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Four-legged and Winged World

Malavika Karlekar

Edited by Ashok S. Kothari  and Boman F. Chhapgar
Bombay Natural History Society , Mumbai and Oxford University Press, New Delhi, 2012, pp. 216, Rs.1250.00

By Jim Corbett
Oxford University Press, Delhi, 2012, pp. xx + 142, Rs.225.00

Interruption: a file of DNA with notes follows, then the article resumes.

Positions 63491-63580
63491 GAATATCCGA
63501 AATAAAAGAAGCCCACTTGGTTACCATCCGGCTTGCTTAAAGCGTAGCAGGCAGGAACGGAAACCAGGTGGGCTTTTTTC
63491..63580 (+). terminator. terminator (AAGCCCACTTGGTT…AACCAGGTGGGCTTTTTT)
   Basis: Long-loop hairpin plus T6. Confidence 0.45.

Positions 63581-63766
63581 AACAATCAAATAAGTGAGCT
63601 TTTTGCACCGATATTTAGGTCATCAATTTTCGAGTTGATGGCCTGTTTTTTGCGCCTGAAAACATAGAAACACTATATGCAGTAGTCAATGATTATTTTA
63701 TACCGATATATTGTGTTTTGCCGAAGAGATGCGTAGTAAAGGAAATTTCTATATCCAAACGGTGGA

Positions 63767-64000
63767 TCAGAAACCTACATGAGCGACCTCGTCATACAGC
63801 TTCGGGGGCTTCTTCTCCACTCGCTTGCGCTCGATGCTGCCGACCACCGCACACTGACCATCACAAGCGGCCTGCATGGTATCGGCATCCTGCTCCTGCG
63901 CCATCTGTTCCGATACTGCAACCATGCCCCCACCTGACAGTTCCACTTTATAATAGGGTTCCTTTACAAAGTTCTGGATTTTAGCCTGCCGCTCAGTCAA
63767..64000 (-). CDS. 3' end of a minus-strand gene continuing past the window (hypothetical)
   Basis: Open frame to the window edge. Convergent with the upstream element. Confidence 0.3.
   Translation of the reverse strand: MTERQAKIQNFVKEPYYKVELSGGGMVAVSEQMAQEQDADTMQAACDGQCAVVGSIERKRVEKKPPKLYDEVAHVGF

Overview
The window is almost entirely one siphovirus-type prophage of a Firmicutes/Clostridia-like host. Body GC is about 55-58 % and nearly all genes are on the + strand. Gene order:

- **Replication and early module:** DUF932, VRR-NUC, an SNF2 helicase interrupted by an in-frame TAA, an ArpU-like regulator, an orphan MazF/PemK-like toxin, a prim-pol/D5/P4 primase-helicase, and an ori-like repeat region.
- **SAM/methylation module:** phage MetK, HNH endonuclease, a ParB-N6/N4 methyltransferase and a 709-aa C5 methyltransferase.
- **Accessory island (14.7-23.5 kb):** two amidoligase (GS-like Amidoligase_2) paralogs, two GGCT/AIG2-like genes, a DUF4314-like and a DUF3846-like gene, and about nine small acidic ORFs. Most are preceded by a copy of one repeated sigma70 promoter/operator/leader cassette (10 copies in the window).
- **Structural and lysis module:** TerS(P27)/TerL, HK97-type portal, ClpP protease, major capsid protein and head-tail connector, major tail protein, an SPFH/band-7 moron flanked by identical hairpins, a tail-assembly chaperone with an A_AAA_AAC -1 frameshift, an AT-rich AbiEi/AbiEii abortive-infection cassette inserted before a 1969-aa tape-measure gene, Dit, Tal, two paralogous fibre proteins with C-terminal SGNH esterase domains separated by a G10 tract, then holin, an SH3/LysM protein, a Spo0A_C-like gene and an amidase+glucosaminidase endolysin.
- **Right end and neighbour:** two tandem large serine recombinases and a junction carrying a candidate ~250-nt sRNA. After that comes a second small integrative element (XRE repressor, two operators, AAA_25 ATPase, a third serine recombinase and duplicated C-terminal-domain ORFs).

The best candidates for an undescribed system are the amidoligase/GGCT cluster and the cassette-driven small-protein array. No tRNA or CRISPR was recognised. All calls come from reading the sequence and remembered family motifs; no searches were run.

Ably supported by the Marg Foundation and umpteen donors—who are fulsomely (and irritatingly) acknowledged on every page, Wildlife of the Himalayas and the Terai Region reflects the two editors’ involvement and commitment to classics, both textual and visual, of Indian fauna. While it is a pleasure to read precise descriptions couched in somewhat archaic English by S. H. Prater, Frank Finn, John Forbes Royle and others and marvel at the details in the paintings by Major E. Molyneux and those attributed to J. Gould—we are informed that they were actually painted by his wife and others—the book’s lack of any organizing principle and rigour is inexplicable. For instance, visually pleasing reproductions of birds are randomly scattered throughout the pages. There is no explanation of why the snow pigeon is chosen rather than the much more common green pigeon or indeed why birds such as sparrows, partridges and raptors—all common in the region—are left out. While the yellow beaked blue magpie appears early in the book, there is no logic to its relative, the Eurasian magpie, being tucked away in distant pages. Nor is it clear why the Contents introduces only two Latin family names—Canids and Felids (should be Canidae and Feildae) for the cat and wolf families respectively while all others are ‘Wild Cattle’ ‘Bears’ and so on. And if so, then why not Ursidae for the latter? However, one has to compliment Ashok S. Kothari and Boman F. Chhapgar for two things: the first and certainly primary debt that the contemporary reader—both informed and otherwise—owes to them is to their bringing alive once more selections from established works of interpretation and observation of wildlife in the chosen region.This is commendable indeed as not too many today have access to these books and illustrations. Second—and this has nothing to do with content—one cannot but comment on the editors’ capacity to fund raise in a money crunched economic climate. There could however have been better ways of displaying their gratitude: undoubtedly, a highend publication requires substantial investment, and sponsorship is crucial. But is it necessary to acknowledge a donor at the bottom of each visual? Thus we are told of grateful children memorializing their parents where we should see the name of the bird in question. Instead, such information is on the facing page, hardly where one’s eye ...

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